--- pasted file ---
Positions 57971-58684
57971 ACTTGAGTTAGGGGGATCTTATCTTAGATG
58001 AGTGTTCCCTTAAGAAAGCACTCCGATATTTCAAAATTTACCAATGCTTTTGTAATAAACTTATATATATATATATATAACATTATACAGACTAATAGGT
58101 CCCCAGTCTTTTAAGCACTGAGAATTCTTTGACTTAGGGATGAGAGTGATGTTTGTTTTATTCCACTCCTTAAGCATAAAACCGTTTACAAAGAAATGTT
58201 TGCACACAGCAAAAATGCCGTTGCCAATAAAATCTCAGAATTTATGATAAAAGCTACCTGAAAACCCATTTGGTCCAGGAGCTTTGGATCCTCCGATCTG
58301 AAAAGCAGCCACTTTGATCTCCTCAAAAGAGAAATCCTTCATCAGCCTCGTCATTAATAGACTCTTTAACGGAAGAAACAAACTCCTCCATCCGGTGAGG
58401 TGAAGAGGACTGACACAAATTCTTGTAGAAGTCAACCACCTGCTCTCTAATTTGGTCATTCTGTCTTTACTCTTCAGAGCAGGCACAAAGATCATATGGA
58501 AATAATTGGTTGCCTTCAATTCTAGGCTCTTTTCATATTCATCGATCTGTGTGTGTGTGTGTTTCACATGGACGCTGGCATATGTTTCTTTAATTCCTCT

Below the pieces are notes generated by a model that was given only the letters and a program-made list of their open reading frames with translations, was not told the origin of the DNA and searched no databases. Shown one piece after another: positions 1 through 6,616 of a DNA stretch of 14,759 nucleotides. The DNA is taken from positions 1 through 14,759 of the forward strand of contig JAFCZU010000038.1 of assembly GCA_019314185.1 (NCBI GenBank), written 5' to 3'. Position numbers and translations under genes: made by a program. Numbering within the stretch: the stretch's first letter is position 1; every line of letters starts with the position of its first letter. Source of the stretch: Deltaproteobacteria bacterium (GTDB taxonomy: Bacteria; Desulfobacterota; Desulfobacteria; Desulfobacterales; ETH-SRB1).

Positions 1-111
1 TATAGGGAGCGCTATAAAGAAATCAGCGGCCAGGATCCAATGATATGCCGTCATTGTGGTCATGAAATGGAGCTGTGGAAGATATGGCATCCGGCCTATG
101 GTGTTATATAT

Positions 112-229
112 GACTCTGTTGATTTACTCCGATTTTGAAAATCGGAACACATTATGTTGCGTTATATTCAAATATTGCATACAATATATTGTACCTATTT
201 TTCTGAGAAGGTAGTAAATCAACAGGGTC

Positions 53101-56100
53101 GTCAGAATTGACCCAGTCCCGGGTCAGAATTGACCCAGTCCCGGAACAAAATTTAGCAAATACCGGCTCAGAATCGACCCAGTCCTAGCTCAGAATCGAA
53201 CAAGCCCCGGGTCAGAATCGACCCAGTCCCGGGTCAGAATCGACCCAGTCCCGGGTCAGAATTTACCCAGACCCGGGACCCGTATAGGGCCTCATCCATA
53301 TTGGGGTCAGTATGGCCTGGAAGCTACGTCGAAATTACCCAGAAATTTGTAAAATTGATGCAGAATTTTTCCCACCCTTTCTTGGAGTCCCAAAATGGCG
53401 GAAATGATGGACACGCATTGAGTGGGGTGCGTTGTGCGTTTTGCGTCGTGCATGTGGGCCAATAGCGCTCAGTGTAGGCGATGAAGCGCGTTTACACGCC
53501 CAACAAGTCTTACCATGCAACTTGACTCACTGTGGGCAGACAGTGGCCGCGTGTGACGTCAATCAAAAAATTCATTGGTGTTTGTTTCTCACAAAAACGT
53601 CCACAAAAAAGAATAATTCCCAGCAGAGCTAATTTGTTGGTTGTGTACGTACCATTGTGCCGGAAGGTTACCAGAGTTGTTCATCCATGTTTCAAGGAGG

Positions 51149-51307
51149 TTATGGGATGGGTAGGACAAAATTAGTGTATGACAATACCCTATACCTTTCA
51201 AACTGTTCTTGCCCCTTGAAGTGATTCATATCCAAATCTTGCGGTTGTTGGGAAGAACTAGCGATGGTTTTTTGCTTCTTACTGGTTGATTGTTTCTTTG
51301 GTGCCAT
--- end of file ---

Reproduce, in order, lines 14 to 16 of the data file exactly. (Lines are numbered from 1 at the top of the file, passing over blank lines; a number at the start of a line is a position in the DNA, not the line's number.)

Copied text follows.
112 GACTCTGTTGATTTACTCCGATTTTGAAAATCGGAACACATTATGTTGCGTTATATTCAAATATTGCATACAATATATTGTACCTATTT
201 TTCTGAGAAGGTAGTAAATCAACAGGGTC

Positions 53101-56100